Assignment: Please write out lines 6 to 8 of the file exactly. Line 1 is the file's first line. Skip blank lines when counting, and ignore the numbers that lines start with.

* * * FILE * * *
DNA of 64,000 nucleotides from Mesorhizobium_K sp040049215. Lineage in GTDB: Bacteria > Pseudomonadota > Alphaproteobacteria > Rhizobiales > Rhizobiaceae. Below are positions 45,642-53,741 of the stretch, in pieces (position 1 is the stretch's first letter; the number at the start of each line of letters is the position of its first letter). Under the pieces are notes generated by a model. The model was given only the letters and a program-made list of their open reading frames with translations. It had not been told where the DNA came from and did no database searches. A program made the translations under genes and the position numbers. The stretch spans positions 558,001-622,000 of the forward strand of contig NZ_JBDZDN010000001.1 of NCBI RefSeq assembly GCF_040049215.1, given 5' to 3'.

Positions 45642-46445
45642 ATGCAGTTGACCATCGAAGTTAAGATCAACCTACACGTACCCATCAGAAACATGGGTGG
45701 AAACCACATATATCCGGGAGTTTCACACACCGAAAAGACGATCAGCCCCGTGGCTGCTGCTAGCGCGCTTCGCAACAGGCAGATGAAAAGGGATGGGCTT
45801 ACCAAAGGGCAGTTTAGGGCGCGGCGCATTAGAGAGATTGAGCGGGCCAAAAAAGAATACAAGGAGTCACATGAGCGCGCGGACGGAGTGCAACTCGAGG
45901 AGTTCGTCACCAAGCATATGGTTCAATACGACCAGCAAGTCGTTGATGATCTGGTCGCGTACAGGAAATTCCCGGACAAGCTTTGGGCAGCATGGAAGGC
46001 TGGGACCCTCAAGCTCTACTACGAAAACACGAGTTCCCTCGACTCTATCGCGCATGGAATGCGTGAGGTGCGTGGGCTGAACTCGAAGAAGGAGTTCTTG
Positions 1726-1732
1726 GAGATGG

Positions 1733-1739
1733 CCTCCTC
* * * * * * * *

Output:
45901 AGTTCGTCACCAAGCATATGGTTCAATACGACCAGCAAGTCGTTGATGATCTGGTCGCGTACAGGAAATTCCCGGACAAGCTTTGGGCAGCATGGAAGGC
46001 TGGGACCCTCAAGCTCTACTACGAAAACACGAGTTCCCTCGACTCTATCGCGCATGGAATGCGTGAGGTGCGTGGGCTGAACTCGAAGAAGGAGTTCTTG
Positions 1726-1732